YouWho? Chinese online video companies merge

@CNNMoneyInvest March 12, 2012: 1:24 PM ET
Youku and Tudou merging may be a sign of growing interest in social media in China.

Youku and Tudou merging may be a sign of growing interest in social media in China.

NEW YORK (CNNMoney) -- Two Chinese online video companies agreed to merge Monday in an all-stock deal that will create a major new player in the rapidly growing market.

Under the terms of the roughly $1 billion deal, Tudou Holdings Ltd. (TUDO) shareholders will receive 7.2 Class A shares for each Tudou share. Investors who own U.S.-listed shares of Tudou will be offered 1.6 shares of Youku Inc. (YOKU), according to a joint statement.

The combined company will be called Youku Tudou Inc., which Youku CEO Victor Koo says will become "one of the largest Internet properties in China."

"We intend to lead the next phase of online video development in China," said Koo.

Tudou's American Depository Shares, which trade on the Nasdaq, surged 240% in afternoon trading. Youku's U.S. shares jumped 18% on the New York Stock Exchange.

The deal is expected to close in the third quarter, pending regulatory and shareholder approval.

The YouTube of China is more than just cat videos

Often referred to as the YouTube of China, Youku is the nation's leading Internet video company. Tudou was founded in 2005 as the first website in China with user generated content.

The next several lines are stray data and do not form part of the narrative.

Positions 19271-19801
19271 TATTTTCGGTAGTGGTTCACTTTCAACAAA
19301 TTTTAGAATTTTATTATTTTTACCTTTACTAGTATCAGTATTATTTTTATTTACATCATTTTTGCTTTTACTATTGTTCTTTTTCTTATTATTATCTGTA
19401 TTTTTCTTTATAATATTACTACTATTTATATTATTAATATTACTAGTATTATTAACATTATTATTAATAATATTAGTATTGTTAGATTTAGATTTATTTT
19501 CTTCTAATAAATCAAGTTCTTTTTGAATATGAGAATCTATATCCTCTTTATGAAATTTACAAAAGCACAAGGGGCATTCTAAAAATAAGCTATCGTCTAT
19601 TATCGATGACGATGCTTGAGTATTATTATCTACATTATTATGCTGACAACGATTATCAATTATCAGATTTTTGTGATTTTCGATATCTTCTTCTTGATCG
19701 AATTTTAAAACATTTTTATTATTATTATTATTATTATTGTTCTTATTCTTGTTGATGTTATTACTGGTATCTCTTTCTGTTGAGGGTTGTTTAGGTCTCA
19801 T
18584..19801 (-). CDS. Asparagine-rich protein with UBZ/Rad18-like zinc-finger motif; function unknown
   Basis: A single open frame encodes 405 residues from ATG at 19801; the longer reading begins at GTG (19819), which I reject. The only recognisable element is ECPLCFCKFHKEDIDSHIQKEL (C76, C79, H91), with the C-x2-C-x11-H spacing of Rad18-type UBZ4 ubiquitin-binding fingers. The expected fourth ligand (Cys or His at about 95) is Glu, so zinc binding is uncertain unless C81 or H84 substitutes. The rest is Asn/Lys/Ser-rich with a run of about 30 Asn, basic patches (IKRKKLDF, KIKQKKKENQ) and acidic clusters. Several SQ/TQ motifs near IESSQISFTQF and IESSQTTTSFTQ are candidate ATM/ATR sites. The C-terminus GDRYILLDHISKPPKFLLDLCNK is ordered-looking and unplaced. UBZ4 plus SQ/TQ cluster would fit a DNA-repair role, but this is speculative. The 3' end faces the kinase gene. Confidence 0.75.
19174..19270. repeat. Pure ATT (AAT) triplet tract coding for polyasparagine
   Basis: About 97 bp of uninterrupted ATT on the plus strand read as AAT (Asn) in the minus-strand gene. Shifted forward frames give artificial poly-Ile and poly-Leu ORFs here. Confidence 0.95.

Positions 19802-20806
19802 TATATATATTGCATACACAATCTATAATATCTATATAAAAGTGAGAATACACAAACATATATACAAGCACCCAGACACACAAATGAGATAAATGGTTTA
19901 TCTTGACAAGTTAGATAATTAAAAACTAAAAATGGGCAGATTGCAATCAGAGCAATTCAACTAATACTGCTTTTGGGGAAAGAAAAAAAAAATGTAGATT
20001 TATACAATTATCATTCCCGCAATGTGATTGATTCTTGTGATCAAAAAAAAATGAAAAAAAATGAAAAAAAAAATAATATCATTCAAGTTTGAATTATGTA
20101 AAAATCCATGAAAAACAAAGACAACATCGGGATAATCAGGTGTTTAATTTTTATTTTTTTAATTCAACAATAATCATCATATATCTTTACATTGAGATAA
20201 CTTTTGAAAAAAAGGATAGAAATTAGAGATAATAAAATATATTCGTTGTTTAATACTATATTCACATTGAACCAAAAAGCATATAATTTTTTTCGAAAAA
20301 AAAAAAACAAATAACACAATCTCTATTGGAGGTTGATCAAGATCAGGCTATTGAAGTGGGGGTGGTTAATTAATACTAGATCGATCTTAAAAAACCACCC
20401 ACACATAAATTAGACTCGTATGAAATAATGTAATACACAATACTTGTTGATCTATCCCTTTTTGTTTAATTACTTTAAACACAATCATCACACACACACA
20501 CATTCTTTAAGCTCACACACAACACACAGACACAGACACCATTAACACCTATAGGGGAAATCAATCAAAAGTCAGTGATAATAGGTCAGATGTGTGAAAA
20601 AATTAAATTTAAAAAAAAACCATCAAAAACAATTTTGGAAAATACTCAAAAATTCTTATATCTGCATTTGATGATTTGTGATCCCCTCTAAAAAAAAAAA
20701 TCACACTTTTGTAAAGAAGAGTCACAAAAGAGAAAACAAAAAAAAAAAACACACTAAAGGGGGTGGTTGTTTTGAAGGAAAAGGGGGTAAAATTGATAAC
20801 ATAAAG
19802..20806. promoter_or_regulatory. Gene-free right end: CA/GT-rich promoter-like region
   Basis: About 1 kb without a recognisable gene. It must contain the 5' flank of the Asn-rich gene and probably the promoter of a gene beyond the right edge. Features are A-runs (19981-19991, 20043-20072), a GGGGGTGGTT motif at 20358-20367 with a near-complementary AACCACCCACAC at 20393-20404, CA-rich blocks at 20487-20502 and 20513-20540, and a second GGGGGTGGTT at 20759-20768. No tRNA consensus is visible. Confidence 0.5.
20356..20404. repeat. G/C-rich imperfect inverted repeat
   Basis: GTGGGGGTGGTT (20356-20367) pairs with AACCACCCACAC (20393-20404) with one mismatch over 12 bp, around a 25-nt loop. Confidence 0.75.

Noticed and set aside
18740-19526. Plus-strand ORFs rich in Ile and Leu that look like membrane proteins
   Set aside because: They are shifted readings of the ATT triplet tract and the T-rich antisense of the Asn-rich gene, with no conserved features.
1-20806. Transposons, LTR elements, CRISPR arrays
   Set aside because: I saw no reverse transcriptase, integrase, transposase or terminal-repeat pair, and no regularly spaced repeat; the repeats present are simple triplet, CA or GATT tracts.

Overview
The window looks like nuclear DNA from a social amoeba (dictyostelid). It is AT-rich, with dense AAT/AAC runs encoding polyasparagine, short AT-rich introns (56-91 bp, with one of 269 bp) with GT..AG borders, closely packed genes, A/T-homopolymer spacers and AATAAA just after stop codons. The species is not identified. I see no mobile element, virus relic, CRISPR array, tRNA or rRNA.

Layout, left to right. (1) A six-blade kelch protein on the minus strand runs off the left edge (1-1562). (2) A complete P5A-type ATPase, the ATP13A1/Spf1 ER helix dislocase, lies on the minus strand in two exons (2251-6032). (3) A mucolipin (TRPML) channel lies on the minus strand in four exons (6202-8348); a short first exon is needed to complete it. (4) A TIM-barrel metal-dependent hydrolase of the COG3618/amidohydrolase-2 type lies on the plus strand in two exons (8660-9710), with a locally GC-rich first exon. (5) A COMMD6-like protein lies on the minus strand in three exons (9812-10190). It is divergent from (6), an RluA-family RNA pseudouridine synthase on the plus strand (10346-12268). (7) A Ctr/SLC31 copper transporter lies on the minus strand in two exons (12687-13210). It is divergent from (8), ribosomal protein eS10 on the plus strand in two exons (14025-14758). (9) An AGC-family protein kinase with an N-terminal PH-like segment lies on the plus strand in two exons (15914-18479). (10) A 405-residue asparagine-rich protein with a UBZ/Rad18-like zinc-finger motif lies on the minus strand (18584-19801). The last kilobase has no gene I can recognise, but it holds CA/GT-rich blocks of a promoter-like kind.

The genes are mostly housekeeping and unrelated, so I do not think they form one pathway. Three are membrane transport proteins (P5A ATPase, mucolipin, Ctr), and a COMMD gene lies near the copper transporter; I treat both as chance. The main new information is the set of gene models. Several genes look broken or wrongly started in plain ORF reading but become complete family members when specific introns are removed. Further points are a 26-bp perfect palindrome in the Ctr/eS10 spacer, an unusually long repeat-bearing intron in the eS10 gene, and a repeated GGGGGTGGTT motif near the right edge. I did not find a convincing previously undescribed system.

Youku and Tudou also both carry professionally produced content, such as TV dramas.

Both companies reported net losses in their most recent quarters as rising content costs offset higher revenues.

Echo He, an analyst at Maxim Group, said the merger of Youku and Tudou was not a surprise given the growing number of online video companies in China.

She said both companies have struggled to manage content costs amid increasing competition from rivals, including search giant Baidu (BIDU).

"At least this means there's one less competitor," said He. In addition, she estimated that the combined companies will have roughly $780 million in cash to spend on content.

That's good news for Youku and Tudou, which both cited rising content costs for offsetting strong revenue in their most recent quarters.

Meanwhile, YouTube has largely been blocked from the Chinese market, where the Google (GOOG, Fortune 500) property is only available on proxy servers.

China's Facebook basks in the glow

Monday's news boosted shares of other Chinese Internet companies, including Renren (RENN). Shares of the social networking site rose 4%.

Sina Corp. (SINA), the parent company of Weibo -- China's version of Twitter -- also gained. Shares were up 3.7% To top of page